Leading clerics of the Anglican Communion spoke out against the video short, called The Innocence of Muslims, that has been blamed for riots by Muslims in at least 20 countries. In Egypt, rioters breached the security wall around the U.S. embassy in Cairo, tearing down the American flag and replacing it with the black flag of Islamic jihad. In Libya, the American ambassador was killed by gunmen wielding small arms and rockets. The White House has condemned the film and called for calm, while President Mohammed Morsi of Egypt has called for an official policy from the United States for the film. The Egyptian government has issued an arrest warrant for the makers of the film.
The New Zealand Anglicans were joined by Catholics, Jews and Muslims in condemning the film.
According to Taonga magazine of New Zealand, a group of Anglican bishops labeled the film as “irresponsible” and “inflammatory.” According to the Anglican news service, the group of bishops assert that the film was designed to mislead, provoke hate, and cause harm.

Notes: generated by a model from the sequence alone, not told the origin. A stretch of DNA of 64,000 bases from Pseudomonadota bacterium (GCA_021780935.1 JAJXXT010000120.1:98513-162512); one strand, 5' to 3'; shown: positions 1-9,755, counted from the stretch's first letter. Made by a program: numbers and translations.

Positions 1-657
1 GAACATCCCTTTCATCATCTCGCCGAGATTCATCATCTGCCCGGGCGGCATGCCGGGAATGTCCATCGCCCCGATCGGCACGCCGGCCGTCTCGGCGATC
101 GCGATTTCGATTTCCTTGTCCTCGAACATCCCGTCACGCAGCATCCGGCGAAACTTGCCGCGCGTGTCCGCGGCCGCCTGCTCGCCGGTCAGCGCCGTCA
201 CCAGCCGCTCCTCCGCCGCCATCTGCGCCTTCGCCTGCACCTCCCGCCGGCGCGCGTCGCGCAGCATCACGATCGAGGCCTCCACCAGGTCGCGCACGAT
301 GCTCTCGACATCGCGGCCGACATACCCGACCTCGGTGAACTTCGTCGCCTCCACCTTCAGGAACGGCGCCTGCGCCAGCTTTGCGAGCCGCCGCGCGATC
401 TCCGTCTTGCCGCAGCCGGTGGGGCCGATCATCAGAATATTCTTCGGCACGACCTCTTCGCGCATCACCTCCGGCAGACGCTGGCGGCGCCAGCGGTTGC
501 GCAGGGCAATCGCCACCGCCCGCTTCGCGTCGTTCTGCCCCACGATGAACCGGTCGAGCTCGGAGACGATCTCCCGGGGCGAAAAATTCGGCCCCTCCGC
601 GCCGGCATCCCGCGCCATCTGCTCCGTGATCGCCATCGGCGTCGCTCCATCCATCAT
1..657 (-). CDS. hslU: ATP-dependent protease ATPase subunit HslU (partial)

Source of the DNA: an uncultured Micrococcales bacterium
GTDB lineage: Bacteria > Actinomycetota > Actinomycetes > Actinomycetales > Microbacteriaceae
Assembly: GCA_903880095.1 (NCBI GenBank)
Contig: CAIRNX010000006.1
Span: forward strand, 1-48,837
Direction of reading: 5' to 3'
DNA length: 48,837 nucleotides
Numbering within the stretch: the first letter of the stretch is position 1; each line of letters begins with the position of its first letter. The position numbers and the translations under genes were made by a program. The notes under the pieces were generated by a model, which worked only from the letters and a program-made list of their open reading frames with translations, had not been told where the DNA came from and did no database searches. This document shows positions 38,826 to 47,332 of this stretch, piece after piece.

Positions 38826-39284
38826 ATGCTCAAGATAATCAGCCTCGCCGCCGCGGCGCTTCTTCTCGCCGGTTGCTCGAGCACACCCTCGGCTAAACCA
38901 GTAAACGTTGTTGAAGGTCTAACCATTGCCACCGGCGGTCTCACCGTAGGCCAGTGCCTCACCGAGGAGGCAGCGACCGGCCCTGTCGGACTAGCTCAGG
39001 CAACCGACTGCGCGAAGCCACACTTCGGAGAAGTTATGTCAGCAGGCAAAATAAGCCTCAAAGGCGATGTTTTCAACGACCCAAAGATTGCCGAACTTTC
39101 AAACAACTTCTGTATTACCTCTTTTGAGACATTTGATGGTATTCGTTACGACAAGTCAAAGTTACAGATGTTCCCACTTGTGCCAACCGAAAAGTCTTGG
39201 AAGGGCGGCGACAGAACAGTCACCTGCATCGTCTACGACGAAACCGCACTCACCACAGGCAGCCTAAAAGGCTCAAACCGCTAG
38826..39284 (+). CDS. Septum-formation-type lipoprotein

“We call on all faith communities in New Zealand to remain calm and to strive to foster mutual understanding, counter hate, and promote dialogue, within and between our communities”, the bishops said.
The Most Rev. Mouneer Anis, Anglican President Bishop of Jerusalem and the Middle East and Bishop in Egypt said that the response to this film was out of proportion and led to the death of innocent people, such as American ambassador Chris Stevens. “We here made it clear that we Christians reject this kind of provocative film”, he said. Bishop Anis said “We here made it clear that we Christians reject this kind of provocative film.”
Bishop Anis joined with other bishops who wrote a U.N. Secretary General Ban Ki-Moon asking for a declaration that outlaws “intentional and deliberate insulting or defamation of persons (such as prophets), symbols, texts and constructs of belief deemed holy by people of faith.”